And on another note, while you are probably right about the girl at the mall, there is also a possibility that she was physically ill. I briefly worked at a cancer hospital and saw too many sick kids or kids on chemo who looked a lot like the girl you described. Maybe her mother was simply trying to inject a little normalcy into her life.

Jen said...

Leslie and Jenn, just from seeing the way you write about your children, I don't think you'll have any worries, there, although you're right, our poor girls need so much nurturing in this area.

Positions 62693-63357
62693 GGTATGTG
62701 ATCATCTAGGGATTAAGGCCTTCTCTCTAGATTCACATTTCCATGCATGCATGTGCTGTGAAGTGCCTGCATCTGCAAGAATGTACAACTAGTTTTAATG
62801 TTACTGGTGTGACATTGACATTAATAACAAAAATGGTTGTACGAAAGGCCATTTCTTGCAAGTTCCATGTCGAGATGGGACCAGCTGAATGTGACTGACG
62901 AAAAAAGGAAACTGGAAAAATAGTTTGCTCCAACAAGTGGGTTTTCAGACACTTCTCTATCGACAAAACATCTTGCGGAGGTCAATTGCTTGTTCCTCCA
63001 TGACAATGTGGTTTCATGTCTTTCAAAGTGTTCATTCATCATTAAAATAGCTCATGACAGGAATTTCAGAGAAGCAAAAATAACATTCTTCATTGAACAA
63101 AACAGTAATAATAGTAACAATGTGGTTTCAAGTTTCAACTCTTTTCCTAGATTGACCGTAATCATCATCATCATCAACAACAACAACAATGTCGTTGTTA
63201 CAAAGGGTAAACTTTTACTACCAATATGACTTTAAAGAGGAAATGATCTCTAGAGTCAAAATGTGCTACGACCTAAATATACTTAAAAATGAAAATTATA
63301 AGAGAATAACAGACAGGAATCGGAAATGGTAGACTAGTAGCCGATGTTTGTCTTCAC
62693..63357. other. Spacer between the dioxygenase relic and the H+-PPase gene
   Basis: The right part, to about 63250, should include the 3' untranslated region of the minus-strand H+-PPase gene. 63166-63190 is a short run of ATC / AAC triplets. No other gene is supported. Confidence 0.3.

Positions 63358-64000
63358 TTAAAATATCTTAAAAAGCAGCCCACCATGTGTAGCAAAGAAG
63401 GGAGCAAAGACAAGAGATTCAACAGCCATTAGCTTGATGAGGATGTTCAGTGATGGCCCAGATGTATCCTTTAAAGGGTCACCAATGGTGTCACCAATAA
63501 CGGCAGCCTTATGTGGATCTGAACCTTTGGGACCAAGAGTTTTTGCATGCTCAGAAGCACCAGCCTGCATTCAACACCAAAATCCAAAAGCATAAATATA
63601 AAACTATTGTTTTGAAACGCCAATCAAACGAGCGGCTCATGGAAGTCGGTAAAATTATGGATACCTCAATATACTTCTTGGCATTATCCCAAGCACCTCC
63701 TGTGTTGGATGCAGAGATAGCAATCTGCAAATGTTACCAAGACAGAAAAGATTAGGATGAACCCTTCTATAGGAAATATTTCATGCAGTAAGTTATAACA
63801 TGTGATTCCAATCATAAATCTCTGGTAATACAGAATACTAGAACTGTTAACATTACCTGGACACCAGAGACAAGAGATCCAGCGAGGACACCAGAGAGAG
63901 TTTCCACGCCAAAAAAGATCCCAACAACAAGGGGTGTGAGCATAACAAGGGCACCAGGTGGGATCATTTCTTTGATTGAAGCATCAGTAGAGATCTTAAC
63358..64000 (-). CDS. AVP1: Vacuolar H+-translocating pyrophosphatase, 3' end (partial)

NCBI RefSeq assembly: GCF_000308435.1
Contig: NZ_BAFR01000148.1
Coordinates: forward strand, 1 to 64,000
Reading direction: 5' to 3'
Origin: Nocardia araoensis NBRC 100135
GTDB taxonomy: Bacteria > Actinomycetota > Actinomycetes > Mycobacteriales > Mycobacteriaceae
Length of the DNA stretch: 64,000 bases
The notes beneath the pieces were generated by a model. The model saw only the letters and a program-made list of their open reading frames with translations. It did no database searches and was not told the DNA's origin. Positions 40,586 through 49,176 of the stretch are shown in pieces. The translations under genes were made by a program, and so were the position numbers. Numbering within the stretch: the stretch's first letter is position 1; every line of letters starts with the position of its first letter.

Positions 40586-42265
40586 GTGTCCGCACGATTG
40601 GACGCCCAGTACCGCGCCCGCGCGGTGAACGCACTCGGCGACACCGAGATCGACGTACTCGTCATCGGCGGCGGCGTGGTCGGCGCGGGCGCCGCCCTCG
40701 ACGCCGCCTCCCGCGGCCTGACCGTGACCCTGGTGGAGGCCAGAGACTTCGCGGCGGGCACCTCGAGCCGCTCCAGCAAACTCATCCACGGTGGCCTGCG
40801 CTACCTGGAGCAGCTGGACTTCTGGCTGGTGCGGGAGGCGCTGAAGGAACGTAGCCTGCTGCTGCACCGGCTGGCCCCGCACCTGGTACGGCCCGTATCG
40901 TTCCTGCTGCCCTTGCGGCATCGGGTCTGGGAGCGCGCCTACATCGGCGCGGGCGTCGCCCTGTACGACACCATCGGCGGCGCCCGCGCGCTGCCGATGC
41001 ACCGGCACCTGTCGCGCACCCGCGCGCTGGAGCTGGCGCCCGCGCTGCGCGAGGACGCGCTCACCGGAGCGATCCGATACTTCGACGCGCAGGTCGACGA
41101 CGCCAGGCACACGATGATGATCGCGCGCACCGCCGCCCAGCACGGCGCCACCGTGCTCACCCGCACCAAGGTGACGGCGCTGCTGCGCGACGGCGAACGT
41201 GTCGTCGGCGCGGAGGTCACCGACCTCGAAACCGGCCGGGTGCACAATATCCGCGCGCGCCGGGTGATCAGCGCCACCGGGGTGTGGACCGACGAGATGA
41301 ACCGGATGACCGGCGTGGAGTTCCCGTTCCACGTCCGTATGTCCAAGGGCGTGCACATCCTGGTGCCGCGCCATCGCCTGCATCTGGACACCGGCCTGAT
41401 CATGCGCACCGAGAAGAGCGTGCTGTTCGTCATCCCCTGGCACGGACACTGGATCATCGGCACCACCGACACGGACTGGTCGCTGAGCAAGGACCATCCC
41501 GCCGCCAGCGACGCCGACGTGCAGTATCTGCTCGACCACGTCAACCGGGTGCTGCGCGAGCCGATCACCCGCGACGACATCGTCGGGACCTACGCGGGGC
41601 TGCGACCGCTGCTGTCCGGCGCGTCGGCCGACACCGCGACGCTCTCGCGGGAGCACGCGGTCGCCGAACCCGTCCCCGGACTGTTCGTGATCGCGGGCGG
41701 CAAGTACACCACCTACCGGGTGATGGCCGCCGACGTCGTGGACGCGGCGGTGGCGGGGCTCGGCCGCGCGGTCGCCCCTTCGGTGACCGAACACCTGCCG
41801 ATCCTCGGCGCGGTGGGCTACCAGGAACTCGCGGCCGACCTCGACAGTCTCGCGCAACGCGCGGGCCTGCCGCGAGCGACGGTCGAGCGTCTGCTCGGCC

Jami, you bring up some very good points. I wondered about her being sick, and that may have been what was going on. I think I threw in my "dancer" prejudices having had my Swedish dancer "daughter" who spent so many hours talking with me about eating disorders. My sister, who had a lot of pressure to be beautiful, also had an enormous scar on her leg from a melanoma operation - similar scarring to your daughter. She carried it into adulthood with aplomb. It sounds like your daughter is well on her way to that, as well. And I'm sure that speaks to your parenting, too ;-)